Controlling Asthma Reduces Aging Women’s Secondary Effects

Controlling Asthma Reduces Aging Women’s Secondary EffectsMany people think that children are the primary asthma patients, but this chronic lung condition can continue into your senior years, and older people receive new diagnoses as well. Inflamed airways react to irritating triggers like pollen and mold. Swollen air passages narrow and produce extra mucus, which causes chest tightness, breathlessness, wheezing, coughing, and tiredness or weakness. Aging asthmatics encounter special concerns like coexisting illnesses and complications.

Treatment Brings Relief

Whether symptoms are present or subsided temporarily, asthma requires ongoing drug therapy. Advair is a dual-medication inhaler that prevents and regulates inflammation and bronchoconstriction, asthma’s two main components.

Medical treatment goals include:

  • Preventing symptoms and attacks
  • Continuing standard levels of exercise and other physical activities
  • Enjoying lung function that’s as normal as possible
  • Finding your asthma care satisfying
  • Having minimal or no side effects

Prioritizing Health Conditions

While women older than 65 are living longer than men, they aren’t necessarily in good health. They’re suffering with different chronic conditions than their male counterparts. Research shows that aging female patients who have multiple diseases admit that they focus on other ailments before asthma. But according to a recent study, asthma is a major health risk that can lead to secondary conditions when woman don’t manage it well.

Asthma likelihood isn’t higher among these patients than other population segments. But sickness and death rates are much greater. Female baby boomers suffer with asthma considerably more than men in the same age bracket, notes allergist Dr. James Sublett, M.D. Almost four times more women above 65 die from asthma, compared to other groups.

Sublett hopes that primary care doctors will encourage these women to consult allergists, experts at devising personalized asthma plans so they can pinpoint triggers and cope with their asthma successfully. Lead author and allergist Alan Baptist, M.D., emphasizes the importance of this population understanding that controlling their asthma also can help them manage additional health problems. Asthma treatment is a priority that’s vital to overall health.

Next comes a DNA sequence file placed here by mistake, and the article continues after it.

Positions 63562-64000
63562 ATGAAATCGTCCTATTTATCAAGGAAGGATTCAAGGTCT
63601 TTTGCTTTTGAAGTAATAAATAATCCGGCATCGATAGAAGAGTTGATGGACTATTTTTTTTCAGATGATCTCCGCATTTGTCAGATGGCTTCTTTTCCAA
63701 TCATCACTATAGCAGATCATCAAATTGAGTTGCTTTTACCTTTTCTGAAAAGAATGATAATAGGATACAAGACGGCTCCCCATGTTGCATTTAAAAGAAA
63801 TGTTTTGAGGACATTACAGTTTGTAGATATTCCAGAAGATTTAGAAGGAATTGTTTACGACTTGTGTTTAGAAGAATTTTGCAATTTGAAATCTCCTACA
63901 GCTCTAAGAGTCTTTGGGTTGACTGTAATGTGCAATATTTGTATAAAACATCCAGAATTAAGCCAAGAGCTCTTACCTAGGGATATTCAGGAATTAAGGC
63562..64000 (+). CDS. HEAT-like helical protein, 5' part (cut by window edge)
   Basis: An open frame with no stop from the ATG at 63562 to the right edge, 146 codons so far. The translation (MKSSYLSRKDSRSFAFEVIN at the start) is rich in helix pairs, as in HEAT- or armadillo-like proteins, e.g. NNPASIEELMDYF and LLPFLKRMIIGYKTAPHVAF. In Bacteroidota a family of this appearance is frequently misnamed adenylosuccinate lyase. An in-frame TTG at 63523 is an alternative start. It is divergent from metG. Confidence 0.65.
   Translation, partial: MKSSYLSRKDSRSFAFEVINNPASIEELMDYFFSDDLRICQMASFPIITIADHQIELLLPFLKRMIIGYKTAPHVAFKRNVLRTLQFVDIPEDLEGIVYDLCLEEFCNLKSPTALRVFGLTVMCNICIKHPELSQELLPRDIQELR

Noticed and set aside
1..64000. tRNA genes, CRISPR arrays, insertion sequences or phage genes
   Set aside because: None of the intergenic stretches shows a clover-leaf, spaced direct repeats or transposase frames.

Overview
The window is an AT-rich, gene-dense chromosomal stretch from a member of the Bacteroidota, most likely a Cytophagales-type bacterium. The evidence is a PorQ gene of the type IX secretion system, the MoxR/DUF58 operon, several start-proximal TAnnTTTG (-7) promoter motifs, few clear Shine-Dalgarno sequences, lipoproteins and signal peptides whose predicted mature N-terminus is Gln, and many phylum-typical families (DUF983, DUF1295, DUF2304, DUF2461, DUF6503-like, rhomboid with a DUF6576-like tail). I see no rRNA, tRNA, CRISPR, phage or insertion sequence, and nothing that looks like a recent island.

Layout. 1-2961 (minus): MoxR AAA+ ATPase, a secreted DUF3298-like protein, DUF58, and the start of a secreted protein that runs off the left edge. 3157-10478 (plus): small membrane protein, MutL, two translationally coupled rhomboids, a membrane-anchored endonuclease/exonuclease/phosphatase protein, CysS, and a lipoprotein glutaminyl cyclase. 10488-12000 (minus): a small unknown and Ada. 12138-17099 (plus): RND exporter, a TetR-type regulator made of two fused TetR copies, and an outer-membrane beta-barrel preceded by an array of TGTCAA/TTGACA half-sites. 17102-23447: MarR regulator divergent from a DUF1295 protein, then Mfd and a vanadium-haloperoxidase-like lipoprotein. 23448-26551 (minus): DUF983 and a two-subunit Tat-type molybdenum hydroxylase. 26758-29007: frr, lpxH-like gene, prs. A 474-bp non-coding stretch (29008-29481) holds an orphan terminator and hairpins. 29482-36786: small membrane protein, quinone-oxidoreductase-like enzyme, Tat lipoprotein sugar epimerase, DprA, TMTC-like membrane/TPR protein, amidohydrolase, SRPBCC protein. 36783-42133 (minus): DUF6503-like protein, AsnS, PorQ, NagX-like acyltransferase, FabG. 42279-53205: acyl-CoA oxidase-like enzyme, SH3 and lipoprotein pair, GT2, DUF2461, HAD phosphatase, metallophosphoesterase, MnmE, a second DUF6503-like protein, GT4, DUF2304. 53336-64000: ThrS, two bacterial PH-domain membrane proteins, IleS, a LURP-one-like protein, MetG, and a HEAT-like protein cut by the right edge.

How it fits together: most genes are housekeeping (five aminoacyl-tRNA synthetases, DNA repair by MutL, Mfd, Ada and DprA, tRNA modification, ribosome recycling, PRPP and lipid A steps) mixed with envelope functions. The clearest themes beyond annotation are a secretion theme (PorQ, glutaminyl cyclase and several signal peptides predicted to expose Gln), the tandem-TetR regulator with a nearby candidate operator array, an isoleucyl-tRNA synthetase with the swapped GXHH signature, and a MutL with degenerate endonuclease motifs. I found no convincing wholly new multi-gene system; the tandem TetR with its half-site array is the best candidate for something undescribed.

Baby Boomer Study Finds Challenges

Baptist and other allergists report which additional conditions older women face in treating asthma and offer various solutions to enhance their care. Factors affecting senior women asthmatics include:


Research indicates that depression rates among women above 65 are 15-35 percent. Worse asthma cases can increase depression risk and severity. Depression treatment in this population also improves asthma outcomes. Consult your physician about depression screening and treatment.Menopause and hormone replacement therapy (HRT)

Menopause and hormone replacement therapy (HRT):

Even though menopause doesn’t raise women’s chances of asthma developing, those who have asthma already experience more attacks typically. Some studies show that postmenopausal patients on HRT have higher asthma risks. Yet asthmatics on HRT often experience decreased respiratory symptoms and asthma attacks. Discuss HRT’s potential benefits and risks with your doctor.

Perceived breathlessness:

Although asthma is a chronic condition, continuous medical care and prompt treatment can prevent asthma attacks from progressing. But aging women may have limited awareness of how poorly or well they’re breathing along with difficulties overcoming their perceptions of breathlessness. Specialists recommend blowing into a peak flow meter to measure how fast your passageways produce air during asthma attacks.

Potential adverse inhaler effects:

Inhalers are the most effective asthma treatments, but they may cause side effects. Being postmenopausal lowers bone mineral density, and long-term asthma inhaler use can deplete bone mass. So the combination can increase the risk of osteoporosis developing. Older women using inhalers may develop cataracts, glaucoma, and adrenal gland suppression. Your doctor should evaluate you for these conditions. Elderly patients tend to use inhalers incorrectly. Asthma educators can teach seniors how to use theirs properly.

Weight issues:

Being overweight or obese can affect senior women and their asthma management. Your doctor can recommend an appropriate weight-loss plan.

Caregiver duties:

Some women focus on relatives’ health so much that they neglect their own. When asthma control is a priority, you’ll be healthy enough to care for others.

Financial problems:

Low incomes and poverty may make treatments unaffordable. But good asthma control can help you manage coexisting illnesses. Save up to 90 percent on prescriptions for depression, menopause, weight loss and many more health conditions at

Controlling Your Asthma

Asthma Action Plan

Your doctor’s detailed instructions will include asthma medication timing and amounts. If reading small print is challenging, request larger typefaces.

Avoid asthma triggers.

Staying away from anything that provokes swollen, tight, and mucus-clogged airways can minimize your symptoms and asthma attack odds. Your doctor can help you determine your unique asthma triggers and ways to avoid them. Common causes include:

  • Dust mites
  • Cockroaches
  • Animal dander
  • Pollen
  • Mold
  • Tobacco and wood smoke
  • Strong sprays and orders
  • Food preservatives like sulfites
  • Cold air
  • Exercise
Notice symptoms early and react quickly.

Asthma attacks usually begin slowly. Train yourself to recognize warning signs, severity, and timing. Self-monitor your condition with a peak flow meter. Responding early to initial signs that your asthma is becoming more severe can help prevent major asthma attacks.